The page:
I love the message of the book--that things that are worn-out and ugly can become beautiful when people care enough to put work into them, like Liam, the star of this story, cares about turning old elevated railroad tracks into gardens. Cities are full of possibilities for re-purposing and renewing places that are no longer functioning. As an urban park planner for 20 years in many industrial towns, there is no shortage of places and no limit to the possibilities, as long as people are willing to dream and make their dreams realities. I think it would be good for our nation for us to become a nation of visionaries and goal-oriented workers again! The book is inspiring, and I hardly ever say that about a book or any other form of media.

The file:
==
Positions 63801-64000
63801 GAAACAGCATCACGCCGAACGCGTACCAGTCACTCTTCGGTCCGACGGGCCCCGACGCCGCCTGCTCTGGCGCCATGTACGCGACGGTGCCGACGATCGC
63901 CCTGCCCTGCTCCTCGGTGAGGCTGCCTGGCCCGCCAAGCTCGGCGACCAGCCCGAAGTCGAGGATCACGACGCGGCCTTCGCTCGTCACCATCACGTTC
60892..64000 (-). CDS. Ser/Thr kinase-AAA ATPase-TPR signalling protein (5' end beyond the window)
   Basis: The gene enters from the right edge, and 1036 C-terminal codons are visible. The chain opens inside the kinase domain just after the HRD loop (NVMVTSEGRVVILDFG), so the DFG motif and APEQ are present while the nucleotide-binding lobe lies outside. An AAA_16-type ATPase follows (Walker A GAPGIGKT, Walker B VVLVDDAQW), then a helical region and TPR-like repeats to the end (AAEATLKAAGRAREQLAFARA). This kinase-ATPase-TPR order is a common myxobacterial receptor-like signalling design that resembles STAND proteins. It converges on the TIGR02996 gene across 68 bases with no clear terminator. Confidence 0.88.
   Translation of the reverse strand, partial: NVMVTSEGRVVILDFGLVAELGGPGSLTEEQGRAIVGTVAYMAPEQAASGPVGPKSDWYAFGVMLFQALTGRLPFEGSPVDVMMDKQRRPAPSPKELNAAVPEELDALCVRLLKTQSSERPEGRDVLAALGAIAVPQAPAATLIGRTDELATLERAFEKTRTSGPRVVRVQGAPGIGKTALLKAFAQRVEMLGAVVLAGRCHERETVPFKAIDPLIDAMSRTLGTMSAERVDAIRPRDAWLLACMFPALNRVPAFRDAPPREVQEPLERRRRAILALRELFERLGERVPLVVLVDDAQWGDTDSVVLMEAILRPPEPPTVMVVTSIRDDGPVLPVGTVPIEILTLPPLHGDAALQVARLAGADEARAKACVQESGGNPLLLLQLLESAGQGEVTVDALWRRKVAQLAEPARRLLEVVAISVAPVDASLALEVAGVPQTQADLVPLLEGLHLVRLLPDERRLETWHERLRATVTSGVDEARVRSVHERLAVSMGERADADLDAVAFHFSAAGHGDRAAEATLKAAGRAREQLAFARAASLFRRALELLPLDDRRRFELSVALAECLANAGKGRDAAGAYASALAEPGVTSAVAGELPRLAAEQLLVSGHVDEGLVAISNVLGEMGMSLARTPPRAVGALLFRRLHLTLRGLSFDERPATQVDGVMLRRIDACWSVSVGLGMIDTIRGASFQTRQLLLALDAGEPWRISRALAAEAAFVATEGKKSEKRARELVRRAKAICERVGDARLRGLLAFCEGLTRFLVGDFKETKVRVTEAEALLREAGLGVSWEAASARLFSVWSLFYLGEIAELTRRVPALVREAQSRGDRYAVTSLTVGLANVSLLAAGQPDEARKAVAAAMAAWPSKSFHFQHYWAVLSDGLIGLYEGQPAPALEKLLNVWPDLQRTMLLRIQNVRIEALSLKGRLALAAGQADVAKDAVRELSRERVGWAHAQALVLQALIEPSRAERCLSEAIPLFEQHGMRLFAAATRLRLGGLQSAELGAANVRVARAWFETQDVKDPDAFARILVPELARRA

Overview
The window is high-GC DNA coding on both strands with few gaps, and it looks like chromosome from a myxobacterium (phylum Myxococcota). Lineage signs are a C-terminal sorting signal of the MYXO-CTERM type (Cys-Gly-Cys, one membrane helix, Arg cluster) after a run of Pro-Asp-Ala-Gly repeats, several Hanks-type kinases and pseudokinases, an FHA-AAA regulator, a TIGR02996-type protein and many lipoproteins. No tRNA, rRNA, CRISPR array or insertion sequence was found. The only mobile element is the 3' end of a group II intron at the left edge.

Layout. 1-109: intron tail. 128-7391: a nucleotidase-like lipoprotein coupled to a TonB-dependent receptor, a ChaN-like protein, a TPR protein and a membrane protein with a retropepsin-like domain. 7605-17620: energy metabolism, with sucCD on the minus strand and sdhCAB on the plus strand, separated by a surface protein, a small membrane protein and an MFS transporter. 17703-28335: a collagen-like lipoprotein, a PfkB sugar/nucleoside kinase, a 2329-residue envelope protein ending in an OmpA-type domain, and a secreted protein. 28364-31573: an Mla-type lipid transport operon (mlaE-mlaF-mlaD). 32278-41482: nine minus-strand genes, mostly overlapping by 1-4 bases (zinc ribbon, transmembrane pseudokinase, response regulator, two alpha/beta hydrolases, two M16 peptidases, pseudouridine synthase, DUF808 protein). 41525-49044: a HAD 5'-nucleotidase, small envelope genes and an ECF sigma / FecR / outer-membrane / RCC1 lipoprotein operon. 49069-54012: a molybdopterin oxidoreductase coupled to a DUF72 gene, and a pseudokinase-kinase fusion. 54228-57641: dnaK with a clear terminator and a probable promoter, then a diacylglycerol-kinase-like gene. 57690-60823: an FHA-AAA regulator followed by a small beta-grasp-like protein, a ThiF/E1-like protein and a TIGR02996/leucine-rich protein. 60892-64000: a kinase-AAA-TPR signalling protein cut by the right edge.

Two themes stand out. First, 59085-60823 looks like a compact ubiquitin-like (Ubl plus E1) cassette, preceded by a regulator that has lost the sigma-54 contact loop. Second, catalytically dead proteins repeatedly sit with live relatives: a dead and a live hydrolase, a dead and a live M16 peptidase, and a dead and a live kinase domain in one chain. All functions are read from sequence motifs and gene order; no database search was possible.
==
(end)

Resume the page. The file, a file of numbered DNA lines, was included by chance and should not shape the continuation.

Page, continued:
The drawback for me is the illustrations. They fail to live up to the inspiring message of the text. The dull tones, the overly-subtle changes between the "before" and "after" images, the utter stiffness of the people (can Liam even bend his elbows and knees?)overwhelms the hope-filled theme.

The illustrations seem to just show continued urban decay sometimes. The buidlings still look rusty and dirty with broken windows, the only change is that no one controls the inevitable weeds that grow out of every crack and crevice. Growing plants on tumbledown buildings does not renew a city or inspire others to "go green." If anything, the city looks less cared-for and more out of control.